When is the best time to put your toddler to bed? The answer is obvious: right now! Just kidding, of course.
If you’re on social media at all, you’ve likely seen countless memes about the best toddler bedtime.
You’ve also probably witnessed moms engaging in pointless arguments over whose approach to bedtime is “better.” Spoiler alert: if you find yourself in an argument like this, you’ve already lost. No one wins when Janet and Karen get into a parenting debate on Facebook.
Still, well-meaning, less high-strung parents frequently find themselves wondering about the best time to put their toddler to bed. Is an early bedtime better for kids? Are there advantages to a later bedtime? Well, I’ve done the research so you don’t have to.
The best bedtimes for kids are one that allows them to get enough sleep
If you’ve spent any time around an overtired toddler, you know what a hellish experience that is.
A toddler who isn’t well-rested is even more emotionally unstable than normal (and toddlers are kind of known for their insane mood swings on a good day).
If you’ve ever had the pleasure of enduring a twenty minute tantrum over the blue cup you gave a toddler, the same blue cup they specifically asked you for, then you know what I mean.
It’s actually not critically important what time your toddler goes to bed.
It’s far more important that they’re getting a sufficient amount of sleep once they get there.
Toddlers need an average of 12-14 hours of sleep in a 24-hour period, but many aren’t getting enough. If you enjoy toddler whining and meltdowns, by all means, disregard the total amount of sleep they get. Otherwise… put your child to bed at a time that will allow them a sufficient amount of total sleep.
If your family needs to be up early for work and daycare drop-offs, an early bedtime for your toddler is necessary. If your morning routine is more flexible (and possibly less of a sh*tshow), then a later bedtime isn’t necessarily a deal-breaker.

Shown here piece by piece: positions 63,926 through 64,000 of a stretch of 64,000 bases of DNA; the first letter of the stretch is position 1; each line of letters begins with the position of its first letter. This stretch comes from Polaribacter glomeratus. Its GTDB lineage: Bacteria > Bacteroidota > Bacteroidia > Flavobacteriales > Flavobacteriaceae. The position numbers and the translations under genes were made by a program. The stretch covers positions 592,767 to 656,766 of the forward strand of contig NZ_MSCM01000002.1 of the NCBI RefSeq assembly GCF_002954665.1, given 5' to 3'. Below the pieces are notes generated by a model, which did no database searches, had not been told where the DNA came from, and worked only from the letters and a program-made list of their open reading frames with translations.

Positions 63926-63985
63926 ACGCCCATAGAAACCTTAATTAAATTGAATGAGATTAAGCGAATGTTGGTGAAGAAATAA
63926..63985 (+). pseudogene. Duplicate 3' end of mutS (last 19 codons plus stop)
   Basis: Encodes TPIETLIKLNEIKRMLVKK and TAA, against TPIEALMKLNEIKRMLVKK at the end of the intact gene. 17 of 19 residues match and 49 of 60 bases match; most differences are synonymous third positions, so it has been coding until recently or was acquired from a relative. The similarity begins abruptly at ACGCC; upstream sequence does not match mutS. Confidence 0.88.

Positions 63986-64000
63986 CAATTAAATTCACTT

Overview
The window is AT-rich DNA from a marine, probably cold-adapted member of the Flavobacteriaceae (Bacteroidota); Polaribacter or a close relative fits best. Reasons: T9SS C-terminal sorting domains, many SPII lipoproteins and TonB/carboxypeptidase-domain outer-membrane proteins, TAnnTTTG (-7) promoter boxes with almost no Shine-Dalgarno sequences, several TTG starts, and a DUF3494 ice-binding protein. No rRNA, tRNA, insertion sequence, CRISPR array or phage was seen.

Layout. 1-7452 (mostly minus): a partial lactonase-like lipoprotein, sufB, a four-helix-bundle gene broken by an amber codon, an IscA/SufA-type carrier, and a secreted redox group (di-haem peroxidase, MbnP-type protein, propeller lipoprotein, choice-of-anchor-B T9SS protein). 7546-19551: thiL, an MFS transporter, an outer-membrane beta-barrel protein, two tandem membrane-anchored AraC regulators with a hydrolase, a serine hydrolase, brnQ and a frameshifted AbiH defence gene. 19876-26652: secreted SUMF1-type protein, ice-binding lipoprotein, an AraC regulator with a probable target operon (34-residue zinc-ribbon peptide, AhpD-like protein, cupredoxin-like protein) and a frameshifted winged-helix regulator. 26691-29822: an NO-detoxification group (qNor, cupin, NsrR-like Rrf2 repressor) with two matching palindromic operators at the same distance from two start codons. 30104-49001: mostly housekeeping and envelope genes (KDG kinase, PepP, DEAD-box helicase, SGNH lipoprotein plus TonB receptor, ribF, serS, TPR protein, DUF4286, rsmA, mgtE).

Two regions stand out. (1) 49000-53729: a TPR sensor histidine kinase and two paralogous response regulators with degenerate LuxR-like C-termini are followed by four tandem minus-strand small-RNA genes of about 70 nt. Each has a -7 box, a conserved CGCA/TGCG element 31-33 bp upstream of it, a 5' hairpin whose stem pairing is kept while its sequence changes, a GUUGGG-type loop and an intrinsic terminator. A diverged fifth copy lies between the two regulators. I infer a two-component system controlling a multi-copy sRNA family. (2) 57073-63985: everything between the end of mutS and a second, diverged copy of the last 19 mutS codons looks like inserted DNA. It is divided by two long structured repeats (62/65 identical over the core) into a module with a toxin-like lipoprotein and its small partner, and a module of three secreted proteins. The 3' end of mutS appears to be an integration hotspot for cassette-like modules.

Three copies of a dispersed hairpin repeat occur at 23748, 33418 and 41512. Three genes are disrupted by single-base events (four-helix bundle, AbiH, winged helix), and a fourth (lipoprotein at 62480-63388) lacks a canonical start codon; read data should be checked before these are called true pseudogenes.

Also, having a regular toddler bedtime routine is paramount to your success or sanity.
Naps are also an important factor when it comes to finding the right bedtime for your toddler. The 12-14 hours of needed sleep doesn’t have to be in one long, night-time stretch (although the bulk of it should be). If your toddler is a reliable napper, that time counts too.
Most toddlers actually need a daytime nap, even toddlers who tend to resist naptime. Personally, I’d much rather have my toddler go to bed a little later and take a solid (1-2 hour) daytime nap than go to bed earlier without one.
An early toddler bedtime may be better for a parent’s mental health
Your child’s health is important, for sure, but you know what else matters? Your sanity!
A research study in Australia showed that earlier bedtimes for kids were associated with improved mental health for moms. This improvement did not occur for parents whose kids went to bed later, even if they slept for the same total amount of time.
When you think about it, the benefits of an earlier bedtime for parents make sense. Having your child firmly in their bed at a reasonable hour allows parents time to do other things before they’re drop-dead exhausted.
Preparing for the following day, enjoying a glass of wine, engaging in a much-deserved Netflix binge — all of these activities are better when they don’t have to wait until late at night, when mom and dad can barely keep their eyes open.
An earlier toddler bedtime can also benefit your relationship.
Parents often lack quality time together (i.e. time uninterrupted by endless toddler chatter and snack requests). Having time to talk coherently before the late-night grog and fog settles in can be a huge boon for your relationship. Maybe an early toddler bedtime could even allow for some “adult interaction” (wink wink, nudge nudge).
Ultimately, the best toddler bedtime is the one that works best for your family
If your toddler goes to bed on the later side, don’t let this article stress you out. Parenting is hard enough without worrying about factors that aren’t necessarily within your control.
If your spouse works late and the only time he or she can spend with your child is on the later side, an early bedtime just doesn’t work for your family.
If you have several children and find yourself hauling kids from one sports practice or musical performance to the next, again, early to bed may not be realistic for your family.
Don’t beat yourself up. The best bedtime for your toddler is the one that works best for your family.
When all is said and done, it’s unlikely that your child’s adult status as a productive citizen or a 45-year-old basement-dweller will be attributed to their toddler bedtime (*phew*).